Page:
His Excellency earnestly requests that all settlers and others will strictly enjoin their servants cautiously to abstain from acts of aggression against these benighted beings, and that they will themselves personally endeavour to conciliate them wherever it may be practicable: and whenever the Aborigines appear without evincing a hostile feeling, that no attempt shall be made either to capture or restrain them, but, on the contrary, being fed and kindly treated, that they shall be suffered to depart whenever they desire it.7
Fears of ‘Aboriginal Extirpation’
Based on this evidence, historians Henry Reynolds and Sharen Morgan in Land Settlement in Early Tasmania have claimed the Line was implemented to save the colony. After quoting from a speech Arthur gave to parliament, they claim his main fear was the extirpation of the colony. The truth of the matter is quite the opposite, as what Arthur actually feared was ‘the extirpation of the aboriginal race’.
“It was evident that nothing but capturing and forcibly detaining these unfortunate savages, until they, or at least their children, should be raised from their original rude barbarism to a more domestic state, could now arrest a long term of rapine and bloodshed, already commenced, a great decline in the prosperity of the colony, and the extirpation of the aboriginal race itself.”8
In other words, Arthur was worried the hostilities would escalate beyond control and the settlers would retaliate with indiscriminate violence. He was worried not about the survival of white settlers, but the aboriginals themselves. Hence, the Black Line was a program to save the Aboriginals from further conflict, not a program to exterminate them based on racial grouping.
The Line was Not One, but Many
Contrary to popular belief, the Black Line was not a singular line that walked across Tasmania. In the first weeks, the line was 120 miles long, with an average of one man per every 100 yards. Windschuttle notes the terrain was at times so difficult, the line could barely remain in formation. There were reports of impenetrable woods and unclimbable hills where men simply walked in single file on the main roads.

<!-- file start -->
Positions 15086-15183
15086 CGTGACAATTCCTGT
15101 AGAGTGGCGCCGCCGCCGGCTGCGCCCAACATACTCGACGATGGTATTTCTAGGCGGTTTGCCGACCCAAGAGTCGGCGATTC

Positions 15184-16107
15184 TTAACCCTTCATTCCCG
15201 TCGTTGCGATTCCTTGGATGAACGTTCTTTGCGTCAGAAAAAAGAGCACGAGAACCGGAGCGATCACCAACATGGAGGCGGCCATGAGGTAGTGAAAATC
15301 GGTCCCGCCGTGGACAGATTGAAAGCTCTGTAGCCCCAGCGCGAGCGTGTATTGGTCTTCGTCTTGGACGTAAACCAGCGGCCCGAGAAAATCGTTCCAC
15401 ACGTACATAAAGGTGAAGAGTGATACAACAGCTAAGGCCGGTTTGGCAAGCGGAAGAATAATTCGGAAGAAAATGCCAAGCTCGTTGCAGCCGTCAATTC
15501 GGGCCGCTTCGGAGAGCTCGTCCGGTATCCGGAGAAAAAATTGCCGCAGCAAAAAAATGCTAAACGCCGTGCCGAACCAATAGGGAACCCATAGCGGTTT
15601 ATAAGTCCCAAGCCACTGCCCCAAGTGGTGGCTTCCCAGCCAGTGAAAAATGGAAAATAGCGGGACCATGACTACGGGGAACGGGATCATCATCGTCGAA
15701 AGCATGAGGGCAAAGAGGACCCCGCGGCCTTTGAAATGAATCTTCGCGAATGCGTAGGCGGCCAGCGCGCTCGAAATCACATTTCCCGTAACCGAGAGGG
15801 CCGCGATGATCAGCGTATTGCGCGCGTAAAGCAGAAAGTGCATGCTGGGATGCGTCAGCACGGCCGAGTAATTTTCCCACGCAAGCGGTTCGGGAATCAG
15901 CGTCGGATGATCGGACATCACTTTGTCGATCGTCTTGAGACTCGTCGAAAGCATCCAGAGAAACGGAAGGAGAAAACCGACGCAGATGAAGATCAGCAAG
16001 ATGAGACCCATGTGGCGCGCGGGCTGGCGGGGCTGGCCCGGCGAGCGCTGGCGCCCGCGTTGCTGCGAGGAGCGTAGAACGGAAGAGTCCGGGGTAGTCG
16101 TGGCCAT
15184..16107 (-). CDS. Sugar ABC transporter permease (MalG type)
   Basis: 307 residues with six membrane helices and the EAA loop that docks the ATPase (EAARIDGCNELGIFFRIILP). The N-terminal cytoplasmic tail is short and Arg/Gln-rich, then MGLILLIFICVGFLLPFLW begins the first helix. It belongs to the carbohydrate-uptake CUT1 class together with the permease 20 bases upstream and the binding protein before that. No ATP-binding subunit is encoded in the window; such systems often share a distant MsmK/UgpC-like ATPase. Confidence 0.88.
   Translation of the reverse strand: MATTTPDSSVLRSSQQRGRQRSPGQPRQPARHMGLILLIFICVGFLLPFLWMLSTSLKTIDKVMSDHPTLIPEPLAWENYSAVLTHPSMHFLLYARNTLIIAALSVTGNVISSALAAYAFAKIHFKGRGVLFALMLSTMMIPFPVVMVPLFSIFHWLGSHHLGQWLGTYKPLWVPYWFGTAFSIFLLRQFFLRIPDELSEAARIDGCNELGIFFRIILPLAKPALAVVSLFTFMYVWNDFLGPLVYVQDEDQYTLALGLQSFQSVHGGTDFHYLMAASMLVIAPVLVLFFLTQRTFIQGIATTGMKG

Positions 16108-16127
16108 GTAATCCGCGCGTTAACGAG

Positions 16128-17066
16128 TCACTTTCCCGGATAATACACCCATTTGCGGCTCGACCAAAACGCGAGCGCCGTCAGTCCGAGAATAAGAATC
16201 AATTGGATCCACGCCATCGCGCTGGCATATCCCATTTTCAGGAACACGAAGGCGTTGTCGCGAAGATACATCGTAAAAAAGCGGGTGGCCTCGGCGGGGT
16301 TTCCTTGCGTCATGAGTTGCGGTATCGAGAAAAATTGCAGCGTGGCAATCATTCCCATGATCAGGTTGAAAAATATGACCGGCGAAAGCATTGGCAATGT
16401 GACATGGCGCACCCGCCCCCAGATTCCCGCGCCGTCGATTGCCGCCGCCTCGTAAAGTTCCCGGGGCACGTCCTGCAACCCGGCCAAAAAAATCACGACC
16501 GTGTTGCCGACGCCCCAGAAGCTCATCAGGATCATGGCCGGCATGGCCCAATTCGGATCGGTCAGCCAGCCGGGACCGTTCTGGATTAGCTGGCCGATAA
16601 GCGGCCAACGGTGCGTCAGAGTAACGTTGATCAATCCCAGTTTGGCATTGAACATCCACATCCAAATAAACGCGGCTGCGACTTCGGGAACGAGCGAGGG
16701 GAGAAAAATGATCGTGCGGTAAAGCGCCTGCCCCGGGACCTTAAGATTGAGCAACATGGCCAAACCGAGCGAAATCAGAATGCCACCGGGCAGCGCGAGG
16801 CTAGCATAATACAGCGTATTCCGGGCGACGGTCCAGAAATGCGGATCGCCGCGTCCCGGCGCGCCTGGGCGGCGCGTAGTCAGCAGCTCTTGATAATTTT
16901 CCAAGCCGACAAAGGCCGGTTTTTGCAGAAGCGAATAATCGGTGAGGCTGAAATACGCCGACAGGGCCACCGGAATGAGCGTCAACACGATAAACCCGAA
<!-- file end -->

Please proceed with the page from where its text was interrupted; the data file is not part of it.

By the 24th of October, it was only thirty miles wide. Indeed, the starting line was a V-shaped broken line that used three separate groups to meet targets, that never ventured into Upper Northern Tasmania.9
As seen by the photo above, the Line targeted the areas of the Big River and Oyster Bay Tribe, and was largely unsuccessful in capturing these groups in the rugged Tasmanian terrain.
Legal Penalties were Identical for White Settlers and Aborigines
Lieutenant-Governor Arthur in 1828 gave a proclamation to the Aborigines. Painted boards were placed on trees and frequently travelled areas for aboriginals to see. The signs were a proclamation that the government intended to treat both black and white people alike.
Windschuttle traces this egalitarian commitment to human rights with the evangelical enlightenment sentiments at the time. What is even more striking is the panel at the top, which shows mixed race men and women holding children of the opposite skin colour. What was once a legal proclamation is a today a powerful picture of reconciliation.
The Black Line’s Death Toll
Several weeks before the Line dispersed, former Soldier Edward Walpole discovered a group of forty to fifty aboriginals from the Oyster Bay and Big River tribe. In the ensuing fight to relocate the now combined tribes, two were captured and two others were shot during the fighting.
Besides these two deaths, the only other death associated with the line was on October 18th by William Gangell, who killed one man during an attack on his home from eight aboriginals. This attack took place behind the line, and left both William and his son injured while still being able to spear one attacker with a pitchfork.10